Beware the Big Easy. Georgetown's Greg Monroe served notice to Connecticut's Hasheem Thabeet and the rest of the Big East earlier this week: There's a new star at Big Man U.
The 6-foot-11 center from New Orleans starred in Georgetown's 74-63 road victory Monday. For those who would dismiss Monroe's 16 points, three rebounds, four assists and three steals as nothing special, consider that his performance came on the road ... in his first Big East game ... against the No. 2 team in the nation ... while matched up with Connecticut's 7-3 preseason All-American ... and despite foul trouble.
"I was interested to see how he would do because that was really his first time playing against a guy who was that tall who was good," said Georgetown senior guard Jessie Sapp, who saw Monroe team with DaJuan Summers and Julian Vaughn to hold Thabeet to four points. "He was great, but I wasn't really surprised. The kid is good. He understands the game of basketball and how to get his points and his teammates involved.
"He doesn't feel like a freshman to me. He's so ahead of his time."
Nearly three decades ago, Patrick Ewing arrived on the Hilltop with a freakish athleticism that belied his size, beginning Georgetown's love affair with talented centers. From Ewing, Alonzo Mourning and Dikembe Mutombo to Othella Harrington, Mike Sweetney and Roy Hibbert, Georgetown has enjoyed one of the nation's most impressive parades of post players ever since.
But perhaps none of those players was truly "ahead of his time" like Monroe. Monroe doesn't defend like Mutombo, leap like Ewing, menace like Mourning or post like Sweetney. Monroe - who averages 12.7 points, 5.4 rebounds, 2.0 assists, 1.9 blocks and 1.8 steals - does a little of all of that, the sum of which is arguably greater than that of any of his prestigious predecessors.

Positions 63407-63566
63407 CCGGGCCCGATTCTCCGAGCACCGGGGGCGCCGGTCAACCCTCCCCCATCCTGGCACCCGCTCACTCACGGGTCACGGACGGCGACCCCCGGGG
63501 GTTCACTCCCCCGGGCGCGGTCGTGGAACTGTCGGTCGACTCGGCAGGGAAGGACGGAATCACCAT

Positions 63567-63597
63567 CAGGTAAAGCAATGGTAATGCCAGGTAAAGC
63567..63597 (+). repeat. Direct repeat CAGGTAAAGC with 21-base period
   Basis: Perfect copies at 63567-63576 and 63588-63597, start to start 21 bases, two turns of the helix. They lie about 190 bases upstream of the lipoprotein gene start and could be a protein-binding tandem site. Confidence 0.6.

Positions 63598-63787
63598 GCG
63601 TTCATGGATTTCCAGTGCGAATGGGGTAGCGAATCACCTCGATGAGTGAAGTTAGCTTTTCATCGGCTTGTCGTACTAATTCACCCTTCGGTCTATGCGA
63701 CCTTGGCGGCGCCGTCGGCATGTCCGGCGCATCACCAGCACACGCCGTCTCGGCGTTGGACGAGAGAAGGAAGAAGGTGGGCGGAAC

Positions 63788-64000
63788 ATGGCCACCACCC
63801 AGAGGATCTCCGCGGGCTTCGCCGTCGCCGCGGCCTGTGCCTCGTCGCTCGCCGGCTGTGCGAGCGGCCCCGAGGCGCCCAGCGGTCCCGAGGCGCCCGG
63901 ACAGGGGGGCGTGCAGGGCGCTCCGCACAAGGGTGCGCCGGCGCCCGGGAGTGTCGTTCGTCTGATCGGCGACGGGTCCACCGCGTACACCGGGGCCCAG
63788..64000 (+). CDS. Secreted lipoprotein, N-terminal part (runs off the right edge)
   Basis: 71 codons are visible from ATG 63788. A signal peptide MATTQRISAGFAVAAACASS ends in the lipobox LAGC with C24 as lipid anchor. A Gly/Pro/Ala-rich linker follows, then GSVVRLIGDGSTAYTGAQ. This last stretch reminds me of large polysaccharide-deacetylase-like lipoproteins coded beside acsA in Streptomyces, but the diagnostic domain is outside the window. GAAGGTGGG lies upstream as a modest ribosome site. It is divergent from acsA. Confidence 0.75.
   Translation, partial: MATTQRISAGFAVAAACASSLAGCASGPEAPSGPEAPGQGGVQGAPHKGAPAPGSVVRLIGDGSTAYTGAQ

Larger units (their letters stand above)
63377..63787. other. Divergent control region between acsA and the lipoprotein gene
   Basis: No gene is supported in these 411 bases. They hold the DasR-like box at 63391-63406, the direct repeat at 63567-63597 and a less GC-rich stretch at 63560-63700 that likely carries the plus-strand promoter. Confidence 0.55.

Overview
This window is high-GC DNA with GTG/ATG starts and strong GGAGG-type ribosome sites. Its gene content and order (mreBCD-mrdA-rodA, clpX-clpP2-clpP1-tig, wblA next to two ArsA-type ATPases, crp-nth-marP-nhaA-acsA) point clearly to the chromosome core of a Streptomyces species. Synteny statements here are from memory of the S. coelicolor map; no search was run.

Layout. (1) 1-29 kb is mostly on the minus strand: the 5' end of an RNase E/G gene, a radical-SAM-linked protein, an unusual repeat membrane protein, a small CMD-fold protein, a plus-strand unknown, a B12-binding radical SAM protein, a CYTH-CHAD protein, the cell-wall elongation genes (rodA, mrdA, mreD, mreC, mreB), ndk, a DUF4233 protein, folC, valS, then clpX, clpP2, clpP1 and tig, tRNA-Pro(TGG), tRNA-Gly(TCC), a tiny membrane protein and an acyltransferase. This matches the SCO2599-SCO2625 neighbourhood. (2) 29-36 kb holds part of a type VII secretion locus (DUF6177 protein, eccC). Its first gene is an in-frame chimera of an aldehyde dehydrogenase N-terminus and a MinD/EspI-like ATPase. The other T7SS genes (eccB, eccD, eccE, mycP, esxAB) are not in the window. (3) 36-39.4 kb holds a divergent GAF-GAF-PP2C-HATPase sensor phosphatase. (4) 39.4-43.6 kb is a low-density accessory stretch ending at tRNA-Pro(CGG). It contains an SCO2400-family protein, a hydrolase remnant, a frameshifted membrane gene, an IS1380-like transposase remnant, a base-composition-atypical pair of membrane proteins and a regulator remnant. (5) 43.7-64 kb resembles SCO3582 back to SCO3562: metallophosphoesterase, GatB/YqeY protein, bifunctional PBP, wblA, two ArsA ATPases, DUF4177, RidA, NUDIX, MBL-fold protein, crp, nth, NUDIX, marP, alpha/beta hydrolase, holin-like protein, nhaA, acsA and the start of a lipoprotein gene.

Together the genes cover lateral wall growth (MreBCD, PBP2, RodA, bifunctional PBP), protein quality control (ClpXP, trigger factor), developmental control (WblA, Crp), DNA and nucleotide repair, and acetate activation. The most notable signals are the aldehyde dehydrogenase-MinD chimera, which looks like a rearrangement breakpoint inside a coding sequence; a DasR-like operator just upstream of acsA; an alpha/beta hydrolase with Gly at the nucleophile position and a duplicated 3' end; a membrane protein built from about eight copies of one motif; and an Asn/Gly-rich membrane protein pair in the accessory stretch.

Find another Georgetown center who could pass or dribble like Monroe, much less as a freshman. It took Hibbert four years to develop a long-range shot; Monroe drilled two 3-pointers in his first Big East start.
"Though it's only one game, Monroe made a pretty strong statement," said an NBA scout, one of nearly 30 on hand for the Hoyas' first victory at Connecticut since 1997. "Freshman bigs always have some obvious holes in their games, but I'm still searching for Monroe's. He's very, very, very special."
Monroe is more of a center/high-post hybrid than a pure pivot - perhaps a larger, more agile version of 2007 NBA lottery pick Jeff Green. Like Green, Monroe always looks for his teammates.
"I think that's what attracted us to each other," coach John Thompson III said. "I think his strengths and the way we play were a very good match."
Monroe said he chose the Hoyas over Duke and nearly every other college power based largely on Thompson's honesty.
"I think the biggest thing was just being comfortable with Coach Thompson," he said. "A lot of promises were made [at other schools], but he just came in and told me, 'You're going to work and you're going to get better' - because he said he wasn't going to let me come here and not get better."
A number of NBA experts are casting Monroe as a lottery pick in June's draft; ESPN's Chad Ford projects him as the No. 4 pick. But true to his team-first game, such talk doesn't resonate with Monroe.
"I'm still growing and trying to fit in," said Monroe, adding that he loves the relative anonymity of campus life at Georgetown. "Even though you might see stuff on TV and think that I'm feeling pretty good, I'm still trying to grow and learn what Coach really wants out of me. ... It's not hard to push all that aside when you've got [No. 3] Pittsburgh coming to town."
After acing his first on-court exam, Monroe faces Pittsburgh sophomore forward DeJuan Blair (13.7 points, 12.1 rebounds) on Saturday.
"You watch [Blair] on TV, and you see how physical he is," Monroe said. "Thankfully, I know my team has my back. That's why we had success at Connecticut - because we trusted each other and all believed in the game plan."
As the season unfolds, expect the Hoyas' game plan to look more and more like the Monroe Doctrine.